Unless the Yankees somehow sue him successfully, the worst A-Rod could get is a 50-game suspension from the league as a first-time offender under the framework of baseball's drug policy. And even that is extremely unlikely because Rodriguez, who has denied the legitimacy of the story, hasn't failed a drug test. That's the mechanism for punishing players.
No matter, an ESPN story says the Yankees "are looking at about 20 different" ways A-Rod might have violated the terms of his contract. And yet, the story's own sources say the Yankees would be pursuing a legal dead end if they tried to void it:
"Baseball's drug policy was specifically written so that teams can't do things like this," one of the sources said. "You can't use this to try to get out of the last years of a contract."
And then there's this:
"All contracts have moral clauses," a baseball official who handles contract negotiations said. "It will come down to the language in (Rodriguez's) contract. If it is a normal moral clause, (the Yankees) won't have much of a case."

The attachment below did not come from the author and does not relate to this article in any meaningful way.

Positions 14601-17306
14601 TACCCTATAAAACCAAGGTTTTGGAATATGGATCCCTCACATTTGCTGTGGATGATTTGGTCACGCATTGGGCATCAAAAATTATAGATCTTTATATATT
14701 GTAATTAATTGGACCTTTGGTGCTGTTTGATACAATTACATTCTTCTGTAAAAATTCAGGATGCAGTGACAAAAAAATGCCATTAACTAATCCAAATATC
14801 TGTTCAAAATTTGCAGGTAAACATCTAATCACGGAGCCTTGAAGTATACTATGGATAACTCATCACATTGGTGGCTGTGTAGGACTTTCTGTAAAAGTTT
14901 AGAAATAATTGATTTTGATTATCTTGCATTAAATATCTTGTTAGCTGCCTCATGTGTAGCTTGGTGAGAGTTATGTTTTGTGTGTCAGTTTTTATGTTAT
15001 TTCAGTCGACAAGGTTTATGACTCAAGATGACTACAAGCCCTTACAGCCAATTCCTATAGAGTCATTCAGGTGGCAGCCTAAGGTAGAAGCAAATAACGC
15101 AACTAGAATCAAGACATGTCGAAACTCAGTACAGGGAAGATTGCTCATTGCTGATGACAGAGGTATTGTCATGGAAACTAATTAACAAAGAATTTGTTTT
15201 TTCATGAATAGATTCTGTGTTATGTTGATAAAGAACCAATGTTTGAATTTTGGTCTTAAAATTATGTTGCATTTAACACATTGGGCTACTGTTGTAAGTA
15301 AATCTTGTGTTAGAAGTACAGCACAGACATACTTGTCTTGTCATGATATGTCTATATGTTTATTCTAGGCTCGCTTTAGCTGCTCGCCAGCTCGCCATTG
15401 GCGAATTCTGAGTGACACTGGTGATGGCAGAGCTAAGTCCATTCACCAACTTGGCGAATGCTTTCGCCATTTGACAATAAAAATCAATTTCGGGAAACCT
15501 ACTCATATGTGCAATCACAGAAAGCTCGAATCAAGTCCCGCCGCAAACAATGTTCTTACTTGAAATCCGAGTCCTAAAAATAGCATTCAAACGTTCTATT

It's normal. They don't have much of a case.
Rodriguez's production has dropped in each of the past five seasons. He's still an above-average ballplayer, he's just not what the Yankees were hoping for when they signed him. They want to void Rodriguez's contract because he's not worth it anymore, and the likelihood of him ever being worth it again might be smaller than New York's potential legal case.
The Yankees could embarrass A-Rod. They could lower him in the lineup. They could pinch-hit for him in the late innings. They could bench him. They could link him romantically to Mr. Met. They can do all sorts of stuff to him, just so long as they pay him.
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